LIMA, Aug 27 (Reuters) - Indigenous people in Peru will keep protesting against China-owned miner MMG Ltd to stop it from using a highway on their community’s farmland, preventing the company from transporting copper from its Las Bambas mine to port, an attorney for the community said on Monday.
The protesters have blocked the road for nearly a week.
Attorney Carlos Vargas said the community, Nueva Fuerabamba, plans to continue protesting until MMG’s senior officials in Peru agree to talk about providing compensation for use of the highway.
Vargas accused the company of building the road on Nueva Fuerabamba’s property without consulting the community, and said the government illegally turned it into a state highway in May.
MMG, the international mining unit of China’s state-owned China Minmetals Corp, did not respond to requests for comment outside regular business hours at its headquarters in Australia.
Peru’s energy and mines ministry did not respond to requests for comment.
A source with MMG’s local unit said the company’s Las Bambas mine has not transported copper concentrates to the Pacific port of Matarani since Wednesday, but production at the mine has not been affected, said the source, who was not authorized to comment publicly and requested anonymity.
Las Bambas, one of Peru’s largest copper mines, produced about 190,000 tonnes of copper in the first six months of 2018, according to government data. Peru is the world’s No. 2 copper producer.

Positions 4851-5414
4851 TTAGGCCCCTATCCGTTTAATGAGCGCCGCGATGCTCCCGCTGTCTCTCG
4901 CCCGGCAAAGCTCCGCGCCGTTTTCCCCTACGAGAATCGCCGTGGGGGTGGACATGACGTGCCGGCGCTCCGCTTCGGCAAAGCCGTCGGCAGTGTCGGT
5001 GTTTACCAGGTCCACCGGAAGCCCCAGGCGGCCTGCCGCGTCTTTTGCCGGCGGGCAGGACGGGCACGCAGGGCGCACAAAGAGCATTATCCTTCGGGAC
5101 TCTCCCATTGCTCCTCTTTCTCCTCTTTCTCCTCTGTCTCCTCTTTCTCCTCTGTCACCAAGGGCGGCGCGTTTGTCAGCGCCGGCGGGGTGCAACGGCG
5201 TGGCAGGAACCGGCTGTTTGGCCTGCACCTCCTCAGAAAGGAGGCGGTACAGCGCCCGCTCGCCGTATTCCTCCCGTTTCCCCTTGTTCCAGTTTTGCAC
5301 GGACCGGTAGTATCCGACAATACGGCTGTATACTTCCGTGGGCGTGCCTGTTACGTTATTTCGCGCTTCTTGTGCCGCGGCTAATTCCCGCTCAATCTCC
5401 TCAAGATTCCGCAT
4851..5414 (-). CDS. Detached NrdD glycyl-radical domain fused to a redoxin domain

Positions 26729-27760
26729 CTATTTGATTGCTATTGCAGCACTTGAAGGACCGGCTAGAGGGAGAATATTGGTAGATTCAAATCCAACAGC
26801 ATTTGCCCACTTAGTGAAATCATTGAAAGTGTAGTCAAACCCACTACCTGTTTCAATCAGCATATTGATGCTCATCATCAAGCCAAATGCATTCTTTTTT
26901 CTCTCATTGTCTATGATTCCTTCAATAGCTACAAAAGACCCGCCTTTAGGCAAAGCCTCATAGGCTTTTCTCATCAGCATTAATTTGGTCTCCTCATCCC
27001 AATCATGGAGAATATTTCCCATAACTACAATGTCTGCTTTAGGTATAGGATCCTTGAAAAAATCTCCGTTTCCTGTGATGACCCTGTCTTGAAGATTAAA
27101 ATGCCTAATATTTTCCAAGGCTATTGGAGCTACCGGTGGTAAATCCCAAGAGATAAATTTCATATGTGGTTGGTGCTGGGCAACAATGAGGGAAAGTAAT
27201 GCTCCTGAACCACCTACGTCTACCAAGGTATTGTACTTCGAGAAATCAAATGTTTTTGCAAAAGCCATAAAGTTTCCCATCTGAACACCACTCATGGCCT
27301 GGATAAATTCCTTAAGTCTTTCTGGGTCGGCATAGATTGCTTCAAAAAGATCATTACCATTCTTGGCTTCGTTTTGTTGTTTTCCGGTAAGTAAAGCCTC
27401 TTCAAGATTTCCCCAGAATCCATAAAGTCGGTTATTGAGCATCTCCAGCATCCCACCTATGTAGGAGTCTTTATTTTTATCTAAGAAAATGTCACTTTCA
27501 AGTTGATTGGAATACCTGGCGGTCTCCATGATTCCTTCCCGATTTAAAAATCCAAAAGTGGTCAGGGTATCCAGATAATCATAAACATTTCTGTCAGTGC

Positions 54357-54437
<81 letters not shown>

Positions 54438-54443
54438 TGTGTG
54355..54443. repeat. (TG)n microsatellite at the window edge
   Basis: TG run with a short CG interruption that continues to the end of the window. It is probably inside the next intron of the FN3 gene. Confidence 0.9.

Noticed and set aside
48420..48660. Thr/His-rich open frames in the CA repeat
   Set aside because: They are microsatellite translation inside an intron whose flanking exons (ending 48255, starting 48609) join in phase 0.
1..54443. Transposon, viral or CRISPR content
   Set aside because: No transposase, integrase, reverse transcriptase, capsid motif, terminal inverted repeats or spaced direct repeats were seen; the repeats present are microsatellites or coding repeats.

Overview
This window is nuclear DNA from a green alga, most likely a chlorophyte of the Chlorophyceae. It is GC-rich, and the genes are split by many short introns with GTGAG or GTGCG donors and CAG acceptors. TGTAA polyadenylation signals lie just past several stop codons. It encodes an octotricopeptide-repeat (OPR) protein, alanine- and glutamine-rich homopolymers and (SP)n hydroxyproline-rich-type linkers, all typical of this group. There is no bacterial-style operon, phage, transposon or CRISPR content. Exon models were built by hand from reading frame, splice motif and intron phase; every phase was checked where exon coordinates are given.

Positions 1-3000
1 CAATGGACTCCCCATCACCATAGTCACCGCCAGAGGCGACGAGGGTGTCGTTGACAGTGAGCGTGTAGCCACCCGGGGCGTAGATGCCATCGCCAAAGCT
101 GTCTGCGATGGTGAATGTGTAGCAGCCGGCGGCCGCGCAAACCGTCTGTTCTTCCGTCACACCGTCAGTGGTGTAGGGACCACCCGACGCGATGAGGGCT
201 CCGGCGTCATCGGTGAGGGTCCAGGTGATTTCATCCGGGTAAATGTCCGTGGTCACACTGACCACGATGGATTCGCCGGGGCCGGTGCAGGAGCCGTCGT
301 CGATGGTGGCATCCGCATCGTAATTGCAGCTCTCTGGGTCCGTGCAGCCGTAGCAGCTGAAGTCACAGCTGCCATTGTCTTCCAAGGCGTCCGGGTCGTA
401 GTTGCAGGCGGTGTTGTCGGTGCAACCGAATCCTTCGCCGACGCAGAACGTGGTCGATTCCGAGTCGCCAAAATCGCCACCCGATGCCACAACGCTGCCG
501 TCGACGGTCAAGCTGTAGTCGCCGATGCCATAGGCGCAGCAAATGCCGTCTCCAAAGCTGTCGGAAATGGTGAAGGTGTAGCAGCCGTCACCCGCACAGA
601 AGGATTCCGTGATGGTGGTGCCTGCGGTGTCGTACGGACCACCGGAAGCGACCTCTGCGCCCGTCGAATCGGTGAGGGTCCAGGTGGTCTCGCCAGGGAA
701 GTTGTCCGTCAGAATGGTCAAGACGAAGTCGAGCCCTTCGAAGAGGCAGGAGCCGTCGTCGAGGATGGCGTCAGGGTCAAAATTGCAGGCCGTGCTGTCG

The protests mark the latest conflict stemming from Las Bambas’ decision to transport its copper over unpaved roads instead of through a pipeline as initially planned by the mine’s previous owner, Switzerland’s Glencore Plc.
Indigenous farming communities in the region have raised safety and health concerns about heavy dust churned up by hundreds of trucks used by Las Bambas every day.
Clashes between protesters and authorities left four local men dead in 2015 and 2016. Protesters blocking roads in 2016 suspended Las Bambas’ shipments of copper from Matarani and nearly halted its operations.
Nueva Fuerabamba was the only community relocated to make way for Las Bambas, which was built in 2016. Community members have said the company did not deliver all it promised in a deal that gave them a new town near the mine and farmland in a neighboring region.
In June, Nueva Fuerabamba filed a lawsuit against the company at a local court, seeking 150 million ($46 million soles) and the annulment of its relocation agreement with the company on the grounds that it contained fake signatures, said Frank Chavez, another attorney for the community.
Reporting by Mitra Taj, additional Reporting By Teresa Cespedes